Here is the closeup for the 2 uses at dinner, 1 minute each.

Although the timeline shows each use for those two was different wattage, the device power meter clearly shows the same. I’m thinking Sense is just missing it sometimes which is common with a lot of detected devices.

Maybe, though the signature for this device has always been pretty reliable. Others have missed or had conflation, but not this one.

Still doesn’t explain why the microwave wasn’t working for a few days, suddenly started working again, and whether the Sense had any insight into that (causing the signature to miss, or if the different plots it did detect are telling in any way).

I thought the one waveform you had shown where the microwave was on then off a few times in a row was odd. That would only happen in reduced power. Say I cook something for 2 minutes on 50% power. It will power the magnatron for 30 seconds then off for 30, it will repeat this to complete the cycle. A total of 1 minute on and 1 minute off alternating back and forth. You may be right and this was your wanting of this device giving up the ghost.
You’ll find out for sure when you need it to work and it doesn’t
Or the wife is playing tricks to get that fancy new microwave she’s always wanted.


I’ve had the same experience of a device not showing on for a couple of days before it goes out. I find this to be an exciting and extremely useful perk and am hopeful the Sense team will be able to figure out how to send us warnings/alerts along these lines.

The microwave is not working again, and Sense is not detecting the off signature. I ran it for lunch, and Sense detected the on, but not the off. This doesn’t show in the device power meter, but it says the device has been off for less than an hour (when we were trying to reheat leftovers).

Here are the most recent uses that the Sense device power graph shows.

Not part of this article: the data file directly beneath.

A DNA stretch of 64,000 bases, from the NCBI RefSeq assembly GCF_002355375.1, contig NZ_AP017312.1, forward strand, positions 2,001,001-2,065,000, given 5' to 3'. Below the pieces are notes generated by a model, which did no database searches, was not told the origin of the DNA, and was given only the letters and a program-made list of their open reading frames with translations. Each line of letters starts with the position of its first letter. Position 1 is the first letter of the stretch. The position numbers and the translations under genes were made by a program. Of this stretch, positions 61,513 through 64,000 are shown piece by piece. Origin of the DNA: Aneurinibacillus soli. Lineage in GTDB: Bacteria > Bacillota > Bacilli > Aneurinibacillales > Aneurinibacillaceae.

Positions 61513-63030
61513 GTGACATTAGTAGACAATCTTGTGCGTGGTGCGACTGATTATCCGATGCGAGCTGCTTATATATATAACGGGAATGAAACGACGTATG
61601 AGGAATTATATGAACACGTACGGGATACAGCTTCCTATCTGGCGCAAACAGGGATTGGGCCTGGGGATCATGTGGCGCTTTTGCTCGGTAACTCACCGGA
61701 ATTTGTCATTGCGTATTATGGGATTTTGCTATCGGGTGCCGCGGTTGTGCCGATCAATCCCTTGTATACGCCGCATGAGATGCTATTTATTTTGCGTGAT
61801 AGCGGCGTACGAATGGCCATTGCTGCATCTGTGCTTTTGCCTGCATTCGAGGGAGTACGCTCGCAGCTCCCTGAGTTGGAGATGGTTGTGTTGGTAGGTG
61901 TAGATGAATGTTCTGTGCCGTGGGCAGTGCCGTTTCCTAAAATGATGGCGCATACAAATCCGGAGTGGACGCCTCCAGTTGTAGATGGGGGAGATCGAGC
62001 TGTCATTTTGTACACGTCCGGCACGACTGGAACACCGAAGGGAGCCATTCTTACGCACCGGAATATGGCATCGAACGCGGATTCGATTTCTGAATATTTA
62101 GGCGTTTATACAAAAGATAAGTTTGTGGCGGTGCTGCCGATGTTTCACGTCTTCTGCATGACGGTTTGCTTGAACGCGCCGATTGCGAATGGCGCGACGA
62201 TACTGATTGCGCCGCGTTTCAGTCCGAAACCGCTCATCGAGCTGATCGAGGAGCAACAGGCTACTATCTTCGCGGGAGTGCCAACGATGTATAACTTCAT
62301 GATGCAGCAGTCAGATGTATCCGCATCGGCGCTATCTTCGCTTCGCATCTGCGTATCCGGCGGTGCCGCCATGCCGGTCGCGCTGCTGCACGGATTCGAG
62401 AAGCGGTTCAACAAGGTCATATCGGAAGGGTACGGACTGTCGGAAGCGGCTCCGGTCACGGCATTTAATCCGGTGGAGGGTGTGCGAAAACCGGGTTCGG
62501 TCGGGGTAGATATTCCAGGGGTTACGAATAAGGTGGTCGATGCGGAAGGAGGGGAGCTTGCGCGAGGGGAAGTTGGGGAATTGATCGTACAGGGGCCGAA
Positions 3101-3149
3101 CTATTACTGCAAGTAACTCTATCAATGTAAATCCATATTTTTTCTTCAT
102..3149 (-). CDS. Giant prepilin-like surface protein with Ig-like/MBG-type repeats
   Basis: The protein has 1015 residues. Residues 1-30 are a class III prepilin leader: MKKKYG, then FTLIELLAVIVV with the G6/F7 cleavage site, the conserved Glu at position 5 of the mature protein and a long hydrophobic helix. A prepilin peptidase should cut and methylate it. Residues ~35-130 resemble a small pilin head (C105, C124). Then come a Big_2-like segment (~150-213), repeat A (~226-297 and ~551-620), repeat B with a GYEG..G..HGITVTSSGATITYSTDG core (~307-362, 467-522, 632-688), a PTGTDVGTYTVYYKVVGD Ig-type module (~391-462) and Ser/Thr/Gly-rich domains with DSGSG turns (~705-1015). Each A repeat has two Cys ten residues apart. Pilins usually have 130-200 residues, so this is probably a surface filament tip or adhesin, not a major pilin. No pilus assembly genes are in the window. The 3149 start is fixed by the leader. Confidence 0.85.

How old is your microwave. It could be that your magnetron tube has degraded. The on signature would be the same - the high voltage transformer feeding the characteristic load of the magnetron. But the off would likely be different - resonant energy wouldn’t build up in the magnetron so you wouldn’t see the results that built up resonant energy on the inbound current when the oven goes off.

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So it’s still showing on?
I’m not understanding because the wattage would also show?

Sense detects the on signature but no wattage shows in the device power meter. I’m not sure how to explain why that happens, only that’s what I observe.

We bought it maybe 6-7 years ago. It can’t be older than June 2011 because that’s when we bought the house.

I don’t know much about how microwaves work, but what I’ve learned on the internet is that the magnetron is the one component you probably don’t want to replace on your own — better to just buy a new one at that point.

@kevin1 do you think it’s the magnetron that is bad?

I didn’t see @kevin1 answer so thought I’d give you my experience with magnetrons. I believe they somehow deteriorate and while the input current stays the same, the output will go down. When you ha r a microwave that heats something at say 2:00 minutes and eventually that time increases to heat the same thing, the magnatron is usually to blame.
There is also a transformer in there to power everything than go bad

That sounds like it may be my problem. When the microwave started working again, it seemed like it maybe wasn’t heating things as quickly as it was before. I didn’t know if that made sense or if I was just looking for something wrong.

Mine started to take longer to heat and I looked into replacing parts like the magnatron. It was about the same price to buy another microwave as I just use a countertop model, so that’s the route I went.
Wish I would have had Sense at the time so I could have played around with it more